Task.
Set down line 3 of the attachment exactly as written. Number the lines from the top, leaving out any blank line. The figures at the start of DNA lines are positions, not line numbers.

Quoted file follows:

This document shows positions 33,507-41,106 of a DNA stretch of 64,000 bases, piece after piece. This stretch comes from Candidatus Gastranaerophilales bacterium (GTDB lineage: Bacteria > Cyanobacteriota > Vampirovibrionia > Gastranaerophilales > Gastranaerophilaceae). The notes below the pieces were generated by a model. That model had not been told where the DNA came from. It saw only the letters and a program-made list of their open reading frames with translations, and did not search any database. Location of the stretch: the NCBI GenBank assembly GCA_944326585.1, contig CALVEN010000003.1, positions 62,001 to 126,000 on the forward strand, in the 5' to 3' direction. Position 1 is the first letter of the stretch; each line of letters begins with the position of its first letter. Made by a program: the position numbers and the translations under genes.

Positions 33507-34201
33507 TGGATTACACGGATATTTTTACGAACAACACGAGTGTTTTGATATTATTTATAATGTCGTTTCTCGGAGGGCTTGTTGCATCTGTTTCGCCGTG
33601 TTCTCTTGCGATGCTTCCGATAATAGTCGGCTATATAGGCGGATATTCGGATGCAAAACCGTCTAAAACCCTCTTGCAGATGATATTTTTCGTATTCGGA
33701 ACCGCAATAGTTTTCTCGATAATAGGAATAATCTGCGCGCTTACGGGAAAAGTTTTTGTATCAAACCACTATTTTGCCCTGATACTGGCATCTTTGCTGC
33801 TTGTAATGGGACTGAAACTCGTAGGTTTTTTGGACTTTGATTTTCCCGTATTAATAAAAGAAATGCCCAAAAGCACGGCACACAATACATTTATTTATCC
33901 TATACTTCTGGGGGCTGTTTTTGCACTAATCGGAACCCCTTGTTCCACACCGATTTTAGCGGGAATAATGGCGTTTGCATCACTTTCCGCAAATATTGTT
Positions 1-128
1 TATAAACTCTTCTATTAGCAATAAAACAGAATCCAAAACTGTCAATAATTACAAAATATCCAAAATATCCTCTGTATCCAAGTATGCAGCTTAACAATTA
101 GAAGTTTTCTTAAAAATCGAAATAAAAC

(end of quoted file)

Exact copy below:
33507 TGGATTACACGGATATTTTTACGAACAACACGAGTGTTTTGATATTATTTATAATGTCGTTTCTCGGAGGGCTTGTTGCATCTGTTTCGCCGTG